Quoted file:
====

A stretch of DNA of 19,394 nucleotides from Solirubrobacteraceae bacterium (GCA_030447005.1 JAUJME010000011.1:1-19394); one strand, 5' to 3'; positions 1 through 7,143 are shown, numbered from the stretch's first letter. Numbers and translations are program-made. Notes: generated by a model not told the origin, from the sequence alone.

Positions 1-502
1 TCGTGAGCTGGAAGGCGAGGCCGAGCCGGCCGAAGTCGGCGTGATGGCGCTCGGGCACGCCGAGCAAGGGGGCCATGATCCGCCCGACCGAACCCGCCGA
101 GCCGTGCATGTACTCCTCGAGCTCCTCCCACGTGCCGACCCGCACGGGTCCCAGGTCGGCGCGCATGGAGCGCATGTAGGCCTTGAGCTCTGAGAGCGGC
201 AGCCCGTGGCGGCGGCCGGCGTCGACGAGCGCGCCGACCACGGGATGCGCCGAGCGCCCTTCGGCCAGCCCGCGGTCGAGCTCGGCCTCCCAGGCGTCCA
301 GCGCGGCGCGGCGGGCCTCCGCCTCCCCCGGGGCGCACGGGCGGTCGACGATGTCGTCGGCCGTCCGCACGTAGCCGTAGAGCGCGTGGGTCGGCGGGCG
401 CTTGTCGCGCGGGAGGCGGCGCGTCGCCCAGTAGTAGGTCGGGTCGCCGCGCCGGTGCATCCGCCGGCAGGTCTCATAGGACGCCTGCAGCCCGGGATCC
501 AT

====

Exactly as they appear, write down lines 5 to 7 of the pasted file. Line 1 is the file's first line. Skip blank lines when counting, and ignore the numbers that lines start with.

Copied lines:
201 AGCCCGTGGCGGCGGCCGGCGTCGACGAGCGCGCCGACCACGGGATGCGCCGAGCGCCCTTCGGCCAGCCCGCGGTCGAGCTCGGCCTCCCAGGCGTCCA
301 GCGCGGCGCGGCGGGCCTCCGCCTCCCCCGGGGCGCACGGGCGGTCGACGATGTCGTCGGCCGTCCGCACGTAGCCGTAGAGCGCGTGGGTCGGCGGGCG
401 CTTGTCGCGCGGGAGGCGGCGCGTCGCCCAGTAGTAGGTCGGGTCGCCGCGCCGGTGCATCCGCCGGCAGGTCTCATAGGACGCCTGCAGCCCGGGATCC